is one of the remarkable risk factors in patients with AD.21 Javier et al.
observed that Aß level can be increased in the brain of an Hhcy mouse
model with amyloidosis.22 Ho et al.23 demonstrated that Hcy impairs
DNA repair in the hippocampus and made hippocampal neurons sen-
sitive to Aß toxity. Moreover, Zhang et al.24 indicated that increase in
Hcy level was highly associated with AD- like Aß accumulation and aug-
mented AD- like tau hyperphosphorylation in brains of rats. Zhang et al.24
FIGURE 6 The expression levels of
NR1, NR2A, and NR2B. Intervention group
was treated with 200 µg/kg betaine. Data
were expressed as mean±SD. *P<.05 vs
control group; #P<.05 vs untreatment group
NR1 NR2A NR2B
FIGURE 7 The expression levels of
synaptotagmin, synaptophysin, synapsinI,
and p- synapsin I. Intervention group was
treated with 200 µg/kg betaine. Data were
expressed as mean±SD. * P<.05 vs control
group; #P<.05 vs untreatment group
TABLE 3 The results of ADAS- Cog analysis
Recall of words 5.83±1.64 4.27±1.38 <.05
Naming of items and
0.88±1.13 0.96±0.86 .591
Instructions 1.38±0.82 1.45±0.47 .467
Visual- spatial capacity 1.49±0.92 1.15±0.75 <.05
Intentional- practice 1.31±0.99 1.34±0.96 .831
Directional ability 2.55±1.20 2.41±1.46 .467
Recognition of dual words 5.48±1.18 4.25±1.15 <.05
Verbal language skills and
5.20±1.16 5.32±1.36 .509
ADAS- Cog, Alzheimers disease assessment scale.
Data are expressed as mean±SD. The Student t- test was used for continu-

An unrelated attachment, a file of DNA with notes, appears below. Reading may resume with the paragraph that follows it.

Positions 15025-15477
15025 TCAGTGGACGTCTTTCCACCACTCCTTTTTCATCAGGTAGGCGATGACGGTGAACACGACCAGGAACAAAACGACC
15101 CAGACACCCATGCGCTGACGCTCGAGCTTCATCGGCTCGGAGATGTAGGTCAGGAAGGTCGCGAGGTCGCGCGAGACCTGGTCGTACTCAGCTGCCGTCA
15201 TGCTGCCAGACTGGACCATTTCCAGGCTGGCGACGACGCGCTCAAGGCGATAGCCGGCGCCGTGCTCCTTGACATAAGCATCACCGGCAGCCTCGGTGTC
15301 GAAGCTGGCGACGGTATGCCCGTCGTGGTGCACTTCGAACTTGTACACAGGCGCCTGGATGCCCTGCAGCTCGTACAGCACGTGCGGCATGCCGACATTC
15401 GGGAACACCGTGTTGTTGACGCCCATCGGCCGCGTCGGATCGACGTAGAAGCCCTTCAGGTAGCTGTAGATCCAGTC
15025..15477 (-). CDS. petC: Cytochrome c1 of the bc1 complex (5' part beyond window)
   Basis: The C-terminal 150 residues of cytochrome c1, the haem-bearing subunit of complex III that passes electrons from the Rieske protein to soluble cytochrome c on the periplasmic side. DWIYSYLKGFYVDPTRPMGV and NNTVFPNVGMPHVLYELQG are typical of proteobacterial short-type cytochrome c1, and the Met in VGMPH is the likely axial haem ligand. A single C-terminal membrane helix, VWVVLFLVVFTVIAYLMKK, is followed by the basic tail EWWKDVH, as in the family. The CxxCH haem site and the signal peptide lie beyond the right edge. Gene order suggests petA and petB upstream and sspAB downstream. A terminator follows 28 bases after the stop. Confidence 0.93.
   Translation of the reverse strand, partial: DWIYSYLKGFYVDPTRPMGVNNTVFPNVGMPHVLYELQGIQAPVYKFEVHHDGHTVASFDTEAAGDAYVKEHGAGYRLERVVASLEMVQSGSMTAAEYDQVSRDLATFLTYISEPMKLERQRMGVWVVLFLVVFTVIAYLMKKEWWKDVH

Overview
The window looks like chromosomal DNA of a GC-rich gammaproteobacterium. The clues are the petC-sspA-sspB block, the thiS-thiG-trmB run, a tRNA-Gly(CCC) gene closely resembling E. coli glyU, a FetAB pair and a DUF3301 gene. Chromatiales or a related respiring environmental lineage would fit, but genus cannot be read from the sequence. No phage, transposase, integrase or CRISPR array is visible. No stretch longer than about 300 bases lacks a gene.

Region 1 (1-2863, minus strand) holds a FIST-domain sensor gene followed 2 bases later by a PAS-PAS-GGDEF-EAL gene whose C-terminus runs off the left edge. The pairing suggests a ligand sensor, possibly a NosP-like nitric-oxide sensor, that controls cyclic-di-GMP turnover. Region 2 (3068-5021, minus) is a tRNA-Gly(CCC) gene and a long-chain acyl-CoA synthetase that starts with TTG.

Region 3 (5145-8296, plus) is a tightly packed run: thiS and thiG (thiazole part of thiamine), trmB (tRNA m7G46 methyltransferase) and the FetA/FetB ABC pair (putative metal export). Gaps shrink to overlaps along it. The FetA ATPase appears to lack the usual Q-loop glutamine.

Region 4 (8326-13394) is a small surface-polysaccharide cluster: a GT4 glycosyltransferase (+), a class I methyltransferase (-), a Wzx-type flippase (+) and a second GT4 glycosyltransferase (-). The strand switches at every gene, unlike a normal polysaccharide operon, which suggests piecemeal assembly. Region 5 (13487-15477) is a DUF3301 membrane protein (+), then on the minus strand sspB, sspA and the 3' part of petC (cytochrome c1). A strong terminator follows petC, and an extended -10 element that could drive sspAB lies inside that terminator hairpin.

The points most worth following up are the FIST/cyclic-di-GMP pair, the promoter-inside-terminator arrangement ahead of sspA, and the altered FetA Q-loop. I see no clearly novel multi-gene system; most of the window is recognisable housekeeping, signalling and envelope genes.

6 of 7 | SUN et al.
have also found that a concurrent supplementation of folate and vitamin
B12 improved the plasma Hcy level moderately, and therefore remark-
ably promotes Aß accumulation, memory damnifications, tau hyperphos-
phorylation, and PP2Ac deactivation. Accordingly, decreasing the plasma
Hcy level could be a novel strategy to inhibit the development of AD.
In this study, we found that intervention of betaine could significantly
reduce the plasma Hcy level and reverse tau protein phosphorylation,
PP2Ac deactivation, as well as Aß accumulation. By down- regulating
serum IL- lß and TNF- a levels, intervention of betaine also attenuated
inflammation and therefore were conducive to the mitigation of demen-
tia. Furthermore, intervention of betaine upregulated expression levels
of memory- related proteins (NR1, NR2A) and synaptic proteins (phos-
phorylated synapsin I, synaptophysin, synaptotagmin), thereby relived
memory ramifications. ADAS- Cog analysis showed that brain cognition
and functionality of AD patients, such as structural links, word memory
and recognition, have been improved after betaine intervention. Our
data were consistent with that of Chai et al.,25 which demonstrated that
betaine could inhibit AD- like pathological changes induced by Hcy.
It is well known that betaine is an endogenous catastate of bursine
containing three effective methyl groups that may act as an active
methyl donor for the remethylation of Hcy, and it is also related to liver
function, cellular reproduction, and carnitine production.26 It has been
reported that betaine contributes to a large number of diseases, such
as heart and liver diseases.27,28 Ganesan et al.29 found that betaine
also plays a protective agonistic role against oxidative injury induced
by stress in Wistar rats. Schiff et al.30 reported that an oral solution of
anhydrous betaine were used to treat homocystinuria, indicating that
betaine could down regulate the levels of Hcy and reverse the effects
of Hcy, including memory impairment.
However, there were some limitations in our study, such as small
sample size and the unclear molecular mechanism. We would pay atten-
tion to the effects of Hcy and malnutrition on AD in further research.
5 | C O N C L U S I O N
As a whole, this study showed that Hcy and malnutrition were closely
related with AD, and betaine intervention can restore the plasma Hcy
level as well as play protective effects in AD patients, with potential
mechanisms that relate to tau hyperphosphorylation, PP2Ac activa-
tion, Aß accumulation, inflammatory reaction, and the stimulations of